Chronic Pain and Chronic Illness/Disability

Have you been diagnosed with chronic pain, chronic illness, or a disability?
Does it feel like taking care of your chronic illness has become your full-time job?
Are you feeling overwhelmed, stressed, anxious, or tired because of your chronic illness?
Does it feel like everyone is checking on your physical health but not your mental health?


Chronic pain is defined as pain that lasts longer than 3 months and is not curable by medication or medical treatment. Chronic pain can be caused by a variety of different illnesses and appears differently for each person suffering from it. It can show up as nerve pain, joint pain, bone pain, digestive issues, migraines, and more. Enduring this pain every day can understandably take a toll on your mental health which in turn can amplify your physical pain creating a vicious cycle of physical and mental pain.

Common mental health struggles for those with chronic pain or chronic illness/disability:

  • Isolating from friends and family
  • Feeling misunderstood or judged
  • Feeling exhausted physically and mentally
  • Feeling anxious
  • Feeling depressed
  • Battling medical trauma
  • Grieving who they used to be
Challenges Fat People Face<br />
Therapy can help interrupt the unhelpful cycle created by chronic pain or chronic illness/disability by providing you with a warm inviting environment and skills to support your mental health.
Acute Pain/Injury

Acute pain/injury is pain that has not quite lasted longer than 3 months but we understand that this kind of pain can also be hard to deal with emotionally. The sudden loss of ability or onset of physical pain can be disorienting and upsetting. Therapy can help you too! We’ll provide a welcoming environment and teach you tools to help you through this difficult time.

Whether your chronic illness/disability or chronic pain (or acute pain/injury) is visible or invisible we see you and we are here for you!

Types of Chronic Illnesses

At Works Counseling Center we work with all types of people with all types of disabilities including but not limited to:

  • Amputations
  • Amyotrophic Lateral Sclerosis (ALS)
  • Cancer
  • Cerebral Palsy (CP)
  • Complex Regional Pain Syndrome (CRPS)
  • Diabetes
  • Ehlers Danlos Syndrome (EDS)/Joint-Hypermobility Syndrome
  • Endometriosis
  • Fibromyalgia
  • Inflammatory Bowel Disease (IBS)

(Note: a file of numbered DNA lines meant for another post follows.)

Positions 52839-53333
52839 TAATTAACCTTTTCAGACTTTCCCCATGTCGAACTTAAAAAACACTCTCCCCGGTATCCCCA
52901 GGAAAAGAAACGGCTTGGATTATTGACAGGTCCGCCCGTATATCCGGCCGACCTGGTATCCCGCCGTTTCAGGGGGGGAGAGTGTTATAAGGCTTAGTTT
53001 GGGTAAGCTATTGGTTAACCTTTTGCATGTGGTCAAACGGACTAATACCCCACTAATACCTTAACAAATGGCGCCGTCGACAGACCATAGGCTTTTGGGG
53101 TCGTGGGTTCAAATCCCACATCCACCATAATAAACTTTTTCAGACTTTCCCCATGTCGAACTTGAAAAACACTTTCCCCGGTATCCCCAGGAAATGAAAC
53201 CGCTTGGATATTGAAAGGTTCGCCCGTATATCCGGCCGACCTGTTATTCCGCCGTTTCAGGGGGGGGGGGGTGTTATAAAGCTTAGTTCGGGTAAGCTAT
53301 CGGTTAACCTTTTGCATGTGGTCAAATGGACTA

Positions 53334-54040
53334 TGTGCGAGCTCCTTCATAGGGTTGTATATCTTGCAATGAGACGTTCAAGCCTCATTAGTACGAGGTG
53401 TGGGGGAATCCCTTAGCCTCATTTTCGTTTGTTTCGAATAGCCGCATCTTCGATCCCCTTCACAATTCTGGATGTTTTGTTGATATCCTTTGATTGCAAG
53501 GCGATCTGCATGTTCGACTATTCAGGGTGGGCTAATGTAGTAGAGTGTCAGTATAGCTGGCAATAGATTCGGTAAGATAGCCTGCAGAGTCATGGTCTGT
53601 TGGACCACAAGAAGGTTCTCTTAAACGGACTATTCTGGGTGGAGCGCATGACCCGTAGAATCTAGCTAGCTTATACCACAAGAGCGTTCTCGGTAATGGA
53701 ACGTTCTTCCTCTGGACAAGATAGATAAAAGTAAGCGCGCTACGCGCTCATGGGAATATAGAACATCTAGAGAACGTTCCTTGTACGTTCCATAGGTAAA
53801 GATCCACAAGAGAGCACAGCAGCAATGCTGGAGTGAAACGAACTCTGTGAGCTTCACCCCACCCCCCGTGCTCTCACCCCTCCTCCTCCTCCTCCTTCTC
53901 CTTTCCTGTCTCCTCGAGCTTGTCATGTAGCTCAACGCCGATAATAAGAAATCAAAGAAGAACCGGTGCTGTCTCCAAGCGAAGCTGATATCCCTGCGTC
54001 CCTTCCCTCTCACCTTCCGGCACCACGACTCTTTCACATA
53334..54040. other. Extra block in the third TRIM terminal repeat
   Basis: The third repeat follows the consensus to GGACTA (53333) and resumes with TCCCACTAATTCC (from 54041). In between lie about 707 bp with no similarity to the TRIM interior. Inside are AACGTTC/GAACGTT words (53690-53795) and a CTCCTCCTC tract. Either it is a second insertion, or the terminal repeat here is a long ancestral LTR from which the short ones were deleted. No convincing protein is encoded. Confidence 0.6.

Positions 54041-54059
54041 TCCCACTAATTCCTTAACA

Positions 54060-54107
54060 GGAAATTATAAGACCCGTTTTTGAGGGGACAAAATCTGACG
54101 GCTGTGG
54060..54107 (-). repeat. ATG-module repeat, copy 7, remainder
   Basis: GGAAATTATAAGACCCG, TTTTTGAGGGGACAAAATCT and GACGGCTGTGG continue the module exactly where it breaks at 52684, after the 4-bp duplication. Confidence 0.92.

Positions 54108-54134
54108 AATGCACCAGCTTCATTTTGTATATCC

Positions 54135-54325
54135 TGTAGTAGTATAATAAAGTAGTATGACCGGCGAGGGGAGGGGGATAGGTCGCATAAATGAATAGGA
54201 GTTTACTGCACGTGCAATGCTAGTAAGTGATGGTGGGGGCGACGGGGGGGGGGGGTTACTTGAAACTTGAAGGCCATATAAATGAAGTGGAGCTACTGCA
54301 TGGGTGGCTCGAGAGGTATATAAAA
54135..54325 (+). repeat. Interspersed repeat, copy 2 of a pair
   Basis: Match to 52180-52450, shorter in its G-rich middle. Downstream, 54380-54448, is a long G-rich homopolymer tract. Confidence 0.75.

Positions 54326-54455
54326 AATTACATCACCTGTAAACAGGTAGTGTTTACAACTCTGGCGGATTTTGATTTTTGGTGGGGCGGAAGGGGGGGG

• Migraine
  • Multiple Sclerosis (MS)
  • Muscular Dystrophy
  • Osteogenesis Imperfecta (OI)
  • Parkinson’s Disease
  • POTS (Postural orthostatic tachycardia syndrome)
  • Rheumatoid Arthritis (RA)
  • Scoliosis
  • Spina Bifida
  • Spinal Cord Injuries


Whether you have a visible disability that is apparent to others or an invisible disability that may not be immediately noticeable, our dedicated team of therapists is here to support you on your journey toward well-being and personal growth.

Understanding Visible and Invisible Disabilities:

Visible Disabilities
Visible disabilities refer to physical or cognitive impairments that are apparent to others. Examples include mobility limitations, amputations, visual or hearing impairments, and chronic health conditions that visibly affect a person’s daily life.

Invisible Disabilities
Invisible disabilities, on the other hand, are not immediately apparent to others, making them less visible in social interactions. These disabilities encompass a wide range of conditions, such as chronic pain, mental health disorders, learning disabilities, autoimmune diseases, and neurological disorders.


Our therapists use a holistic approach to your treatment. Using a combination of a Person-Centered approach and evidenced-based practices such as ACT, CBT, Mindfulness, and Clinical Hypnosis to help you live life to the fullest despite your chronic pain or disability.

Remember, here at Works Counseling Center, we celebrate diversity, prioritize inclusivity, and believe in the strength and resilience of individuals with disabilities. Together, we can work towards your well-being and personal growth.

About the treatments:

  • Person-Centered Approach– will help your therapist learn your whole story and not just a piece of it
  • Acceptance and Commitment Therapy (ACT)– to help foster a sense of acceptance of the present moment
  • Cognitive Behavioral Therapy (CBT)– to change unhelpful thinking and behavior patterns
  • Mindfulness– to decrease worry, create a sense of calm, and help you stay present
  • Clinical Hypnosis– creates a deep relaxation where you can escape your pain, where your mind will be more open to healthy suggestions given by your therapist to aid in the reduction of pain and worry.

Are you ready to get started? Get help now!